Yocum Ridge: Is There a Better Alpine Hike in the Pacific Northwest?


Welcome to John Carr Outdoors! 

Please visit the blog and follow. The follow button can be found at the bottom of the page. 

If you are seeing this on Facebook, click the link to visit the blog to see all of the photos.

Mt. Hood

Thirty-eight thousand steps, 18 miles, 4,000 feet of elevation gain, black flies by the thousands (imagine the Tumbleweed character in Peanuts), hot (90 at the trailhead upon return) – – – now that’s a recipe for a tough day hike by any measure.

Yocum Ridge’s alpine area lies between Paradise Park and McNeil Point on the western shoulder of Mt. Hood. It’s the least visited of the three due to the long access hike required. But, the views are spectacular with the Sandy Glacier to the north, Reid Glacier to the south and Mt. Hood’s summit directly above. And, the wildflower meadows above 6,000 feet tend to be at their peak in mid-summer.

Not long after daybreak a few years ago on the third Sunday of August, I parked at the Ramona Falls Trailhead. After throwing in an extra couple of quarts of fluid in the daypack, I began the 3 ½ mile hike to the Falls. After crossing the Sandy River on a footbridge, I gained some nice views of the mountain for a short distance until the trail moved into the forest. (As an update, the footbridge is no longer there, and the fording of the Sandy River can get very daunting at times.)

Ramona Falls

My boots were kicking up plumes of dust from the deep volcanic ash forming the trail. Ramona Falls was soon reached. I enjoyed the cool breeze created by the waterfall and the intricate patterns of the water coming down the fractured rocks. The next 3 ½ miles of the trail continued to gain elevation until reaching a small pond.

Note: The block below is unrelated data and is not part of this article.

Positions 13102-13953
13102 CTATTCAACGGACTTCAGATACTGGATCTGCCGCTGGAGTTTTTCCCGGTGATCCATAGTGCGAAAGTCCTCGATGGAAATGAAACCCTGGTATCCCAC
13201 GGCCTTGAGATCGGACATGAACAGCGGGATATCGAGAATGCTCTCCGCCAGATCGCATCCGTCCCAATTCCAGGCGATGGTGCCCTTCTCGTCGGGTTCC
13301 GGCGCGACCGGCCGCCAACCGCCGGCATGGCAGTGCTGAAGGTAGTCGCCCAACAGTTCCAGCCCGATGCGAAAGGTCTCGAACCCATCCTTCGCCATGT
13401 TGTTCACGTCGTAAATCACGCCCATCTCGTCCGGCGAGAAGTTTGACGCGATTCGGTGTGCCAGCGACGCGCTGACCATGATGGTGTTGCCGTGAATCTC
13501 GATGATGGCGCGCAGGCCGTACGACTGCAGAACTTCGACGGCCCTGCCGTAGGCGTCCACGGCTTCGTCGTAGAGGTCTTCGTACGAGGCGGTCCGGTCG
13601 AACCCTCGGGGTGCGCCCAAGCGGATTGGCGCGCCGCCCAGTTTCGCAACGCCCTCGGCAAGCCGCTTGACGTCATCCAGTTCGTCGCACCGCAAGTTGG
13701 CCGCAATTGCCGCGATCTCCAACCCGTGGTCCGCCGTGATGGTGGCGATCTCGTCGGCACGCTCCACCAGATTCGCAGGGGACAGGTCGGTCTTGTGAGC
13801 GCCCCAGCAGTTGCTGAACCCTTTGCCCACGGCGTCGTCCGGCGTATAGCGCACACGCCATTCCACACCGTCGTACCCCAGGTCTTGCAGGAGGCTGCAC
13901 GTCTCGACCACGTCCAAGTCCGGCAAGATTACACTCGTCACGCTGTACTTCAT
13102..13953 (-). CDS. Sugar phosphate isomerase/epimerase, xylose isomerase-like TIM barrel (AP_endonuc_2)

The black flies were getting so bad that I had to put on another application of Bull Frog insect repellent. In about 1 ½ miles the first of the open alpine meadows was reached. Both the views and wildflowers were as amazing as I remembered from my last trip. As Tom Cruise might have observed: It was a target-rich environment for a photographer.

Forested Yocum Ridge with Sandy Glacier on the left and Reid Glacier on the right

As I was relaxing on an overlook of the Reid Glacier, two men sat down near me and set up a telescope. One was the father of one of the two mountain climbers who had lost their lives climbing Mt. Hood earlier in the year. Their bodies had never been found. Hoping to spot the remains near the bottom of Reid Glacier while the snowpack was at its minimum, the father was attempting to find closure. They had a fixed-wing plane scheduled for the next day to continue the search. After wishing them the best I hiked to the other size of Yocum Ridge.

Finding an excellent viewpoint, I listened to the booming sounds of falling rocks descending from the Sandy Glacier and marveled at the views of Mt. Adams, Mt. Rainier, Mt. St. Helens and the high point of McNeil Spur that I had climbed a few days prior. After enjoying a snack, taking a long break, putting on more insect repellent, it was time to begin heading back. I took my time hiking the trail through the alpine area, then it was a long, hot slog to the car.

What a day! These are the memories that brighten up the dull, cold days of winter.

Cliffs near Ramona Falls (reminiscent of Zion National Park)

Beginning of the Sandy River below Reid Glacier

Green False Hellebore (Lily family)

The upper trail passing through an alpine meadow covered in wildflowers
(Valerian, Lupine, Paintbrush, Bistort and Hellebore)

Avalanche Lily

Mt. Hood peeking above a grove of Alpine Hemlocks crowding into a wildflower meadow

A natural bouquet of wildflowers in an alpine meadow (red Paintbrush, purple lupine and white Valerian)

Lower portion of the Reid Glacier

Bistort, Cat’s-ear Lily, Avalanche Lily and White Heather

On the upper ridge

 

 

Categories: Bucket List of Apine Hikes, Mt. Hood Wilderness HikesTags: ,

1 comment

  1. The whole hike looks lovely. Ramona Falls might just be the neatest waterfall I’ve ever seen. I can’t believe how many paths the water takes over the rocks.

    Liked by 1 person

What's your opinion?

Fill in your details below or click an icon to log in:

WordPress.com Logo

You are commenting using your WordPress.com account. Log Out /  Change )

Twitter picture

You are commenting using your Twitter account. Log Out /  Change )

Facebook photo

You are commenting using your Facebook account. Log Out /  Change )

Connecting to %s

%d bloggers like this: